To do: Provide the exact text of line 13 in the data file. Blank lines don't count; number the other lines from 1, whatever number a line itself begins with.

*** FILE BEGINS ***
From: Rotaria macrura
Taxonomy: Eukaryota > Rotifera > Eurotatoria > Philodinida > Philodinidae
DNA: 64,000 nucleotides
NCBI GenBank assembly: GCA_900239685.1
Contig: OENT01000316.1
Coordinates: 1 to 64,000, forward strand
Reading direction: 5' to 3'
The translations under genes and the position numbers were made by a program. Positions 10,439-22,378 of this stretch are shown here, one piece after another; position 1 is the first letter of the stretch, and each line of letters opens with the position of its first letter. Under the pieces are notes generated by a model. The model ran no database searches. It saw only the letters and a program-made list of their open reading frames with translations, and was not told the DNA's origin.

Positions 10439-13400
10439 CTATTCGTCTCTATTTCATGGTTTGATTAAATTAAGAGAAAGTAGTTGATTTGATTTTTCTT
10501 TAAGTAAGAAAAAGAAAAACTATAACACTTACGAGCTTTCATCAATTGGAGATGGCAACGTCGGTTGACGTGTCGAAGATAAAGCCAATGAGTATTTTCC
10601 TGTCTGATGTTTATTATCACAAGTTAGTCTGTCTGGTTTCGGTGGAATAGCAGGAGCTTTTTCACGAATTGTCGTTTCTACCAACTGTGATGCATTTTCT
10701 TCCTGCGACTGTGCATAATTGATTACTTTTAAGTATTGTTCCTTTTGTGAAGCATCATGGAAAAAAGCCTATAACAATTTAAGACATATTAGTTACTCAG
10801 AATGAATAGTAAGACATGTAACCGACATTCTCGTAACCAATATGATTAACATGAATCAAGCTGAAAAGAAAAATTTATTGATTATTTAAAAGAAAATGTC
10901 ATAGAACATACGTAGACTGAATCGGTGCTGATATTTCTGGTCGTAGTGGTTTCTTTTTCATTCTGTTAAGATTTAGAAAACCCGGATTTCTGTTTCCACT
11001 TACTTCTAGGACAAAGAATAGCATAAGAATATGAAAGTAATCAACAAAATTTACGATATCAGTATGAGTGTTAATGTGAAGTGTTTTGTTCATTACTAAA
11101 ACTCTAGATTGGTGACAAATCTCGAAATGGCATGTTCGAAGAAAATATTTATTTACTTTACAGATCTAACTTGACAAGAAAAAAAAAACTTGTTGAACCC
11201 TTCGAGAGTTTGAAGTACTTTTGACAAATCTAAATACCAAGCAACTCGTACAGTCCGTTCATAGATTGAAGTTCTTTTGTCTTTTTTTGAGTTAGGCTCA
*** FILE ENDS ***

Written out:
10701 TCCTGCGACTGTGCATAATTGATTACTTTTAAGTATTGTTCCTTTTGTGAAGCATCATGGAAAAAAGCCTATAACAATTTAAGACATATTAGTTACTCAG